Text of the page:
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I would like to test a DB2 stored procedure running on an AS400 system.

I have the IBM System i Access for Windows installed and can run SQL commands against the DB2 database.

My question is: What is the syntax to execute a stored procedure that takes in a parameter and returns a result as an output parameter and print the value to the screen?

Just to clarify: I am not asking how to call the proc in code. I want to execute the proc and see the results in the gui tool (which is similar to SQL Enterprise Manager).

3 Answers 3

25

use the keyword call and pass in the parameters.

call myStoredProc(parm1, parm2, ?);

for more details see here http://www.ibm.com/developerworks/data/library/techarticle/dm-0503melnyk/. The interesting part is Figure 5. Using the Command Editor to call an SQL procedure

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  • 1
    ? is an output parameter
    – Joe
    Feb 2, 2017 at 20:23
  • Downvote because no explanation and the link doesn't talk about SPs. How would I get return values? Nov 30, 2018 at 14:28
  • @PhilipRego Did you look at Figure 5 and the paragraph right before it? It specifically tells you how to call a stored procedure from the GUI tool. Jan 18, 2019 at 15:58
  • Doubt most people can even get access to that UI tool. You can't call them that way without a UI. You need to declare your variables. Jan 18, 2019 at 21:06
  • @PhilipRego if you have a fully licensed IBM System i (sometimes referred to as iSeries or AS400) sitting around, chances are you also can get IBM System i Access for Windows installed on you system. If you don't like that tool, you can always download IBM Data Studio (free tool) from the IBM webpage. That tool is able to connect to the iSeries. Jan 23, 2019 at 21:53
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What you want is possible. I have done it myself many times. Unfortunaly, I'm not at the office right now so it must be from the top of my head.

  1. Start System i Access
  2. Go to your iSeries icons and log on to the one where your stored procedure lives
  3. Go to the databases icons and connect to the correct one (you've one local and probably one or more remotes)
  4. Only then, you will see the option "run SQL script" at the bottom of your screen
  5. Start that option and you will see a SQL editor (editor on top, viewer/messages at the bottom)
  6. Remember that you are already connected to the correct iSeries but your JDBC request will get the *LIBL of the userprofile of your connection. Therefore you must know the schema (iseries library) of your stored procedure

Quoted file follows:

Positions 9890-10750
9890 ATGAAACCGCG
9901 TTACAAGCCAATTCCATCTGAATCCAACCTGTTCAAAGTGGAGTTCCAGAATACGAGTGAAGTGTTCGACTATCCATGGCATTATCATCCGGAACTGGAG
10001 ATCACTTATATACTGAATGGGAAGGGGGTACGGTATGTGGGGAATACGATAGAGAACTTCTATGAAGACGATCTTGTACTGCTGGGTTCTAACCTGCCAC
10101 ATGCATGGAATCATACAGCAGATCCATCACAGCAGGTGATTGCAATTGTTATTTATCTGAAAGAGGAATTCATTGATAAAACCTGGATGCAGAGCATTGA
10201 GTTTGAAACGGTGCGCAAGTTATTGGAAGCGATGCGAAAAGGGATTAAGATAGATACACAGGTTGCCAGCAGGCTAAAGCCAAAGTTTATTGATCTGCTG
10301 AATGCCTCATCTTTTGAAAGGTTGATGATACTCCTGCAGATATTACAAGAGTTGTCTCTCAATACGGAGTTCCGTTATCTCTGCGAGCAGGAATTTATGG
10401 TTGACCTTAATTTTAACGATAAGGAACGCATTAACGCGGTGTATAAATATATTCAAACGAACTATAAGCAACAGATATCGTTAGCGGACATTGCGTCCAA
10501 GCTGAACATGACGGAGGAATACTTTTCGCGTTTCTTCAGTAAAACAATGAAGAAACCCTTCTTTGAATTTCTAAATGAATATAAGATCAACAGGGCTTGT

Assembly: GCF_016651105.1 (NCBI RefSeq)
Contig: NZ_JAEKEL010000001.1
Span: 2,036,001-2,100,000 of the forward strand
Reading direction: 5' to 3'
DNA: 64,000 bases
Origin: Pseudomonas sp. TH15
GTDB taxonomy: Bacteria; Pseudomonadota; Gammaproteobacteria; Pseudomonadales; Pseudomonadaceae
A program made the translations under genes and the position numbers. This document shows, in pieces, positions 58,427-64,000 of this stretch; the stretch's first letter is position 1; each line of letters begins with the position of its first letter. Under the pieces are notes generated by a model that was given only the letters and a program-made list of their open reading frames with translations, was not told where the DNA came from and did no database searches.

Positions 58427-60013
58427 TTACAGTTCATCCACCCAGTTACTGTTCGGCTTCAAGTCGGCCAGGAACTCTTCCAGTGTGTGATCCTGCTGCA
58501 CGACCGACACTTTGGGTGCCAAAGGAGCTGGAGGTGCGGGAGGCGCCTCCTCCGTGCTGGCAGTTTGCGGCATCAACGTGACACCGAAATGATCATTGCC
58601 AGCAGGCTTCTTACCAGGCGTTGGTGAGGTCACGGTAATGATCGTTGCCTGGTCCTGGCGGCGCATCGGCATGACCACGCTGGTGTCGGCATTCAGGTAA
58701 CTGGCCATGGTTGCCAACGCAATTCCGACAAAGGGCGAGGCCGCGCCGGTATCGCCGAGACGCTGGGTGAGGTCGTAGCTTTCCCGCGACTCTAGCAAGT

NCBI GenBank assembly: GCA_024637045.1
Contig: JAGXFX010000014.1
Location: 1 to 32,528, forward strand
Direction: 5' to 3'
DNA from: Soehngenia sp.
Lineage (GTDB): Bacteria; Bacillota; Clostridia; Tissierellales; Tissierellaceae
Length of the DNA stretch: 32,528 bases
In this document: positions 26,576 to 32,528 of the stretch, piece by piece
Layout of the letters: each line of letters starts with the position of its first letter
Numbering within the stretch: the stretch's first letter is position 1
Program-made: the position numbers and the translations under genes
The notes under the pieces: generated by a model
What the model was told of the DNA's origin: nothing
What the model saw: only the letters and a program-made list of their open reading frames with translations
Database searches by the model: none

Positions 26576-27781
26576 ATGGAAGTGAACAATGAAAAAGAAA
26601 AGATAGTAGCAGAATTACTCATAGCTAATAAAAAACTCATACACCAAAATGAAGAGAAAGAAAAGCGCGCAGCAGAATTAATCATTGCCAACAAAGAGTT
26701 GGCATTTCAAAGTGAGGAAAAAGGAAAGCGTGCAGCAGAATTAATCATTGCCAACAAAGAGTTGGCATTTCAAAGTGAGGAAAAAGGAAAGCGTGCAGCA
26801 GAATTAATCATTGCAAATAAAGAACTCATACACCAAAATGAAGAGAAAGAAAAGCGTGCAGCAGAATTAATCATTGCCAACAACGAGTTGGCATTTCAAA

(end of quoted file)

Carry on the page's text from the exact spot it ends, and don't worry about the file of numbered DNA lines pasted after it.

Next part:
7. Enter "call YOURSCHEMA.YOURSTOREDPROCEDURE(?,?);" and use the menu or shortcut to run that statement. Notice that - depending on your JDBC settings (see menu) - the correct syntax may be "/" instead of ".". Also, notice that you can replace the first question mark with a value.

On an additional note,

  • In iAccess, under every schema you will see icons for the tables, views and so on. Also an icon for stored procedures is available. You will see your SP there. Use the options to see the definition and so. This information includes detailed information about the parameters
  • If you want to check that on your iSeries, use the system catalog (this can be done from the SQL editor too) with "select * from qsys2.sysprocedures where procedure_name (sorry, not sure about the name of this column right now) = 'YOURSTOREDPROCEDURE';"

VERY IMPORTANT: I was never able to test the SP with the SQL editor (STRSQL) on the iSeries itself. Only the iAccess SQL editor did work correctly.

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  • Thanks - I'm new to DB2, and have been trying to figure this out for three weeks. I hadn't thought to use ? (was trying to use declare variable as I would in SQL Server).
    – Gerry Coll
    May 21, 2012 at 21:45
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You should be able to run your SP like this:

DECLARE  
 usr_in  YOUR_TABLE.YOUR_COLM%TYPE; --Gets the correct type by looking at column type
 app_in  YOUR_TABLE.YOUR_OTHER_COLM%TYPE;

BEGIN
 usr_in:='some value';
 app_in:='another_value';

 YOUR_SP_NAME(usr_in, app_in);  
END;  

Or you can use EXECUTE, but it can't be dynamically prepared (not run in Java) and I think there's some other disadvantages.

EXECUTE myStoredProc(parm1, parm2, ?);

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